EgyptSource

Over the past two weeks, Egyptians were not occupied with the daily terrorist attacks in Cairo, Sinai and elsewhere in which dozens were killed, or with regional wars in Yemen, Libya, and Syria. Instead, the heated debate on the airwaves and in newspapers was over a call by a prominent journalist for Egyptian women to publicly remove their veils. This move, he said, was a sign of protest against oppression by men, and decades of propaganda by political Islamic groups.

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State-owned newspaper Al-Ahram, renowned for its pro-government stance, released a report Saturday slamming police abuses of power and negligence.

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On April 13, photos circulated in the Egyptian media of a book-burning ceremony. Several Ministry of Education officials can be seen in the pictures standing in a school courtyard, holding Egyptian flags and watching while a small pile of books turn to ashes in front of them. The books, reportedly from the school library, all dealt with Islamic matters; some were authored by Muslim Brotherhood leader and ideologue Sayyid Quttub.

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In 2007, blogger Karim Amer was sentenced to four years in prison on charges of insulting Islam and the president. It was the first instance in which Egyptian authorities targeted an individual on charges relating to online freedom of expression. Over the years, the public debate on online freedoms has grown, prompted by the advent of blogs dedicated to exposing human rights abuses, criticizing government policies, and calling for Egypt’s democratization.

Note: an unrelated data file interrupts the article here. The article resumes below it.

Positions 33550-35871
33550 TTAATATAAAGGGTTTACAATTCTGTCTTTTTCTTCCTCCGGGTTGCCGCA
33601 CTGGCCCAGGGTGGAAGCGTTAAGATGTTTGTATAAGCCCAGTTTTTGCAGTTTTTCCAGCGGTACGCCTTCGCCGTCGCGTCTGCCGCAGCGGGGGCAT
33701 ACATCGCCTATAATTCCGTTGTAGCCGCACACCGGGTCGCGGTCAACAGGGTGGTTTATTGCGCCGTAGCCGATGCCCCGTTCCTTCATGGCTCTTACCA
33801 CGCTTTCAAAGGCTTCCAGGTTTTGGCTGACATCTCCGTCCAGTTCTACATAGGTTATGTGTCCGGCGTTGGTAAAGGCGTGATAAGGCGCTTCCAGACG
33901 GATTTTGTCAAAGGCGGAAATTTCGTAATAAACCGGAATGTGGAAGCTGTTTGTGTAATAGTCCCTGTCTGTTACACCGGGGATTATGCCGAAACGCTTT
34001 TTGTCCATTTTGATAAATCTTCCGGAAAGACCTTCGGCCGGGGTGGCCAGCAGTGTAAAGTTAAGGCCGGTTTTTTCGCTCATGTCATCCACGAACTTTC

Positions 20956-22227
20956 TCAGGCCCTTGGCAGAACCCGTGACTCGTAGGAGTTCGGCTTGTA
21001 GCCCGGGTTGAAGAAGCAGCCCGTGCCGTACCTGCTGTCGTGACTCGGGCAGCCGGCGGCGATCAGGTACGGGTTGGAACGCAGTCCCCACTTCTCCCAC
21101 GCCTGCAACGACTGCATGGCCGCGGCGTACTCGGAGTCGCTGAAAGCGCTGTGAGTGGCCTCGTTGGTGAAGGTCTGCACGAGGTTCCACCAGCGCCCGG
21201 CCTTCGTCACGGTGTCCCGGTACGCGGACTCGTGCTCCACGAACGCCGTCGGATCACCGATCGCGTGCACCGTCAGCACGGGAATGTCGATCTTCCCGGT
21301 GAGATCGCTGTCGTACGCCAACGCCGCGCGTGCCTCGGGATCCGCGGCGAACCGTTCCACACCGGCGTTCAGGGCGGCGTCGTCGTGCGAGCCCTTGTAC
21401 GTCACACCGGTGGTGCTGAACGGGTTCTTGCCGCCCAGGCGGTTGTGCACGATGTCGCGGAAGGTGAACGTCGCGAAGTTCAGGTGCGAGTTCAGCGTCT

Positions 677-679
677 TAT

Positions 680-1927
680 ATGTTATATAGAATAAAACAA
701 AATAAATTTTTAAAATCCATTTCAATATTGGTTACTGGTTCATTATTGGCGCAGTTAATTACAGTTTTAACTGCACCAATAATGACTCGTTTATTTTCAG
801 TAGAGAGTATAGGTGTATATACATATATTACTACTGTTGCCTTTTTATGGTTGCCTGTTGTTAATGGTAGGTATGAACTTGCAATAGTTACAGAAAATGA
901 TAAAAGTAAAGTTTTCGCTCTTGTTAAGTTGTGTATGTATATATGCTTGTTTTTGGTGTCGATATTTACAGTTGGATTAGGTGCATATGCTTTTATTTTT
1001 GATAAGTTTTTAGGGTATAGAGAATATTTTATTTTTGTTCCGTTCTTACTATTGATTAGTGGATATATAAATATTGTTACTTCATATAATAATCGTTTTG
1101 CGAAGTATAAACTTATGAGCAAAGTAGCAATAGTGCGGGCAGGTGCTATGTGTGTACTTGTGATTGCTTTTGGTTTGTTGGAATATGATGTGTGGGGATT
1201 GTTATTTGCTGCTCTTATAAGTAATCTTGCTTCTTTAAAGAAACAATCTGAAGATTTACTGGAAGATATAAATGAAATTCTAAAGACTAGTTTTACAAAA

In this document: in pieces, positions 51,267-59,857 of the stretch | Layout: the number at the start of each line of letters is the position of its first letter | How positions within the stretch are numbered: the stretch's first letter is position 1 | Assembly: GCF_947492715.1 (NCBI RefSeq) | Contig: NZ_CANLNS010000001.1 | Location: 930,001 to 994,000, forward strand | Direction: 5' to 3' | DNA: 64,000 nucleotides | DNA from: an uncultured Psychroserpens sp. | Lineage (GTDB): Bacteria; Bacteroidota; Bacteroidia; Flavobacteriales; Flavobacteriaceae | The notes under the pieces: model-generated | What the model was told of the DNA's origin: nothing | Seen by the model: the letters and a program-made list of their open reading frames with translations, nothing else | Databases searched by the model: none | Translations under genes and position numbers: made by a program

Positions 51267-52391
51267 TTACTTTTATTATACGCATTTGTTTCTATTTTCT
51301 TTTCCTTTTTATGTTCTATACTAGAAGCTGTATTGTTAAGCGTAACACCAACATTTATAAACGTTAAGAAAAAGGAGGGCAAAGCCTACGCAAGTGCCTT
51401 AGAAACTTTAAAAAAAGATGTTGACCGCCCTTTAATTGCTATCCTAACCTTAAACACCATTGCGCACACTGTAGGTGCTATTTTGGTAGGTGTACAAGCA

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An obscure terrorist group identifying itself as the Execution Brigade has claimed responsibility for the assassination of Wael Tahoun, the chief investigation officer of the Matariya Police Station. The group said the attack was meant to avenge lawyer Karim Hamdy, who was found dead in his cell at the Matariya police station on February 24. 

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Transitional Justice and Parliamentary Affairs Minister Ibrahim al-Heneidy announced that the parliamentary elections will not be held until after Ramadan, due to technical and security issues. "We are ‎back to square one again and I do not expect the poll to ‎be held anytime soon ahead of the holy Islamic month of ‎Ramadan [which is scheduled to begin on 18 June]," Heneidy told reporters on Wednesday.

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Dr. Mahmoud Dahroug, a man of over sixty, lives in a constant state of suspense, fearing he will be arrested to serve a five-year prison sentence issued against him late last year for being a Shiite. Most of his acquaintances have distanced themselves from him, and Dahroug spends his time reading and surfing the Internet at home. He only goes out when absolutely necessary.

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Egypt's former ousted Islamist president Mohamed Morsi was given fifteen days of detention on Tuesday over new charges related to a massive sit-in held by his supporters after his ouster in 2013. Along with other defendants, Morsi is charged with inciting his supporters to commit murder, demonstrate and disturb the public peace.

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Egypt's ousted Islamist president Mohamed Morsi was sentenced to twenty years in prison and a five year parole on Tuesday. He was convicted on charges of inciting violence, arresting protesters and physically abusing them, outside the Ittihadiya presidential palace in December 2012.

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Egypt’s interior ministry said it would take “legal action” against what it said was an “unprofessional” news report in a private daily criticizing police practices, in a statement it released on Sunday. Al-Masry Al-Youm (AMAY) daily published on Sunday a seven-page series of reports highlighting what it described as the “coercive and arrogant” practices of police.

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